July 19, 2016 by Joe Saward
When a man of 62 has tens of millions of dollars and can live happily on the interest he earns, after a very successful career, during which he has achieved all he can achieve – as his own boss – it is hard to imagine that he wants to go back to work in a stressful environment, employed by someone else. Yes, there is ego, but there is also the risk of failure and with a couple of beautiful houses to enjoy and plenty to do with a car collection, fishing and other peaceful pursuits, it is easy to see why one might think there is nothing left to prove. The man himself – Ross Brawn – says that he does not want to live his work 24/7 as he has done in the past.
“I’m quite content doing what I’m doing and nothing has come along that I would be motivated and interested in,” he said. But, and this is where the rumours leap in, he added that “you can never say never”.
So the possibility is left open and, it being the summer season, when there is not much real news about, there are instantly stories suggesting that Brawn could return to Ferrari, to work miracles and lift the team from the lacklustre performances of the F1 season to date. Down in Italy, they are scratching their heads (again), why is it that the team cannot win? It’s been nearly nine years since Ferrari last won a Formula 1 Constructors’ World Championship (2008) and coming up to a decade since Kimi Raikkonen took the last Drivers’ title (2007). It’s not the team’s worst run ever, but five Grand Prix wins in four years is none too spectacular for the team that gets paid $90 million more than everyone else because it is important. The lack of on-track success hasn’t, by the way, affected the company’s ability to sell its supercars, but it is not like the good old days when Michael Schumacher swept all before him. Ferrari tried a phase when everything was run by Italians and that did not work, so now it is back to having technical control in the hands of an Englishman, James Allison.
Outside Italy, we all know that, if given enough time and sufficient tools, James will do the job, but in Italy there is a tradition of shovelling out people if they do not perform but, lest we forget, Todt took over Ferrari on 1 July 1993. The team did not win a World Championship until 1999. Six years. During that time, Todt was given whatever was required to build a winning team, and he was protected by Ferrari chairman Luca Montezemolo. In turn, he protected Brawn and his engineers. The result was a team that won five consecutive titles between 2000 and 2004.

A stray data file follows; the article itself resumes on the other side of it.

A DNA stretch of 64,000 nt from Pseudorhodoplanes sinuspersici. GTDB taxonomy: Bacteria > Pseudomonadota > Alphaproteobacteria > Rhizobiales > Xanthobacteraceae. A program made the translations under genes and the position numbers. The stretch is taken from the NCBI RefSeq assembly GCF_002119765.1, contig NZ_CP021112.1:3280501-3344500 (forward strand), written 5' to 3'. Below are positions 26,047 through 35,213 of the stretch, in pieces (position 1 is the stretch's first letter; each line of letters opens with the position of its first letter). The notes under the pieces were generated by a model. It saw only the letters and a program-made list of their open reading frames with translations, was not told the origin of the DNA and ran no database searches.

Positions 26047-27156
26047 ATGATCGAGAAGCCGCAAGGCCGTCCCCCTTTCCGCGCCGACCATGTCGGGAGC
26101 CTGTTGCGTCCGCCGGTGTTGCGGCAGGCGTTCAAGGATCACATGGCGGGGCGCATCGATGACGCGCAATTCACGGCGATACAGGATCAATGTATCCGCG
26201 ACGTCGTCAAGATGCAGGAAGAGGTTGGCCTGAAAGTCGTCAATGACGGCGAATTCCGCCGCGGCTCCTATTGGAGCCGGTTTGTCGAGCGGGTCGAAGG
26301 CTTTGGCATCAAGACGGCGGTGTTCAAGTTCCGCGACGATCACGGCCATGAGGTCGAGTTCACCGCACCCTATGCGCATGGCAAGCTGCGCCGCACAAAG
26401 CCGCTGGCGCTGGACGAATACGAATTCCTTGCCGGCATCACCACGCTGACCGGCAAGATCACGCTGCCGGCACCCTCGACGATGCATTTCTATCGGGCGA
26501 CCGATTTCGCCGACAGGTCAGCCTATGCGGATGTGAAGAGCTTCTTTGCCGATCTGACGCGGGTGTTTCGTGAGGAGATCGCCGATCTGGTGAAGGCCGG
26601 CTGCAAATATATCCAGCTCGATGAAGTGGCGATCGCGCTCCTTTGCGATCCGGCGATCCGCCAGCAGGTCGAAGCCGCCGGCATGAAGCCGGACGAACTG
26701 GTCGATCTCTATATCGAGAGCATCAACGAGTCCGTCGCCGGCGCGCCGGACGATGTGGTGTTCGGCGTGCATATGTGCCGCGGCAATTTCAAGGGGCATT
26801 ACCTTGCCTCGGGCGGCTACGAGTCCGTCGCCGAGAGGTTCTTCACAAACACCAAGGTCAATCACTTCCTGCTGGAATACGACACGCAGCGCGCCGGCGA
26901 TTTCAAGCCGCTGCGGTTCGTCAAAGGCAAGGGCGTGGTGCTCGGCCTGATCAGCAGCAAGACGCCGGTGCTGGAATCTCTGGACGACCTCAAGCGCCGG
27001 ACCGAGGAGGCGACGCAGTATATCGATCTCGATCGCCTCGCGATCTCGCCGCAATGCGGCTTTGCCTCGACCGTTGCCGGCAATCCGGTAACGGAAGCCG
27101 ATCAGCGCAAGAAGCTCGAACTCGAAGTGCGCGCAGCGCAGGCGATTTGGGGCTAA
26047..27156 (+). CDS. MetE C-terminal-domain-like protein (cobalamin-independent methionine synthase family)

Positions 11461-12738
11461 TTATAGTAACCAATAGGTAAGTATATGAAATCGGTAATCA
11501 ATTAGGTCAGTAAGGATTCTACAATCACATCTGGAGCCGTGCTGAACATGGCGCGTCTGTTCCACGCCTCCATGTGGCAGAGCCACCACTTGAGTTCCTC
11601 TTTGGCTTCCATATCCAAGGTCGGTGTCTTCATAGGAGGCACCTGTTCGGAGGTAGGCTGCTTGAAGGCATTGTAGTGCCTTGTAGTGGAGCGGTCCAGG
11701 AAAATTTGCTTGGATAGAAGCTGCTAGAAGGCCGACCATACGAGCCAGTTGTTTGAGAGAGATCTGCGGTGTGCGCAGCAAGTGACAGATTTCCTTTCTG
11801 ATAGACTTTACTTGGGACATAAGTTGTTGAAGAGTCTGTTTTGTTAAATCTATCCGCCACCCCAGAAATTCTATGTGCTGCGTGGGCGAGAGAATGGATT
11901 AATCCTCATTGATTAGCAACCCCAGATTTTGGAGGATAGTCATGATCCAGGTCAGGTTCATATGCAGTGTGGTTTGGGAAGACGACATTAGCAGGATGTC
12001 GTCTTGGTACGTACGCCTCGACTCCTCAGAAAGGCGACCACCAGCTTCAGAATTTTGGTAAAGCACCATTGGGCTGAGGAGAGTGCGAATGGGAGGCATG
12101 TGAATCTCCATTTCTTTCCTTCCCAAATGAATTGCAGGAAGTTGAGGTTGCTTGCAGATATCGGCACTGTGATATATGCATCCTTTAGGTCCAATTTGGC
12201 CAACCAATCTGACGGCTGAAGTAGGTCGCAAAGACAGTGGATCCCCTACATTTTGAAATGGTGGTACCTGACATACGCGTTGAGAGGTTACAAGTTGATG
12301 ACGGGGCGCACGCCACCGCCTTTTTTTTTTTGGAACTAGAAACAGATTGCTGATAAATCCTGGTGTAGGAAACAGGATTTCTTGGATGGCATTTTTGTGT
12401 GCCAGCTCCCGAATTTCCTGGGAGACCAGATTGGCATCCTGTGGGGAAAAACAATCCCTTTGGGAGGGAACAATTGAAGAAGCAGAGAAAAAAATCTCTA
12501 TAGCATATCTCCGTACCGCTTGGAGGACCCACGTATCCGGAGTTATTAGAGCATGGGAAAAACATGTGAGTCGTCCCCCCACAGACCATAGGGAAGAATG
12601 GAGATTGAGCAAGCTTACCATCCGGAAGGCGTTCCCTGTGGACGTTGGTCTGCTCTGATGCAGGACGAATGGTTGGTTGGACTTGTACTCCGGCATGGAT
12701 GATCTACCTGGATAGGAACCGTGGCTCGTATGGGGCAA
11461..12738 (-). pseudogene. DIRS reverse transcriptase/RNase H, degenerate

Brawn himself says that Allison is “excellent” and says that “if they give him the resources and give him the time and put the infrastructure around him, with great drivers, they’ll get results”.
Allison has been at Ferrari since August 2013. Much has changed since then and the team has moved forward, but there has still been a lot going on in the background. In April 2014 Stefano Domenicali, the boss of Ferrari’s sporting department, resigned and was replaced by Marco Mattiacci. In September Montezemolo was ousted as chairman and replaced by Fiat boss Sergio Marchionne. Two months later Mattiacci was kicked out and replaced by Maurizio Arrivabene. Ferrari was then floated and it was only in May this year that Marchionne became CEO as well as chairman.
This is hardly a stable environment, and suggestions that there have been crisis talks at Maranello in recent days, adds to the feeling that it is all still a bit too unstable. That may not be the case, but the team’s public relations has been dreadful since Mattiacci departed. There seems to be little understanding that working with the media is better than treating it as an adversary. All this will ultimately do is add to the pressure on the team.
The problem, of course, is not that Ferrari is doing a bad job. It is that Mercedes is doing a better job. Red Bull is also now back in the hunt as Renault’s engines get more competitive and so Ferrari appears to be struggling. The optimistic noises that we have heard from Ferrari have a hollow ring to them. But is that a reason to change everything? It would be far wiser for Ferrari to underplay everything and not throw scraps of hope to the fans. “We are working hard but F1 is tough” is much better than “We think we can win”…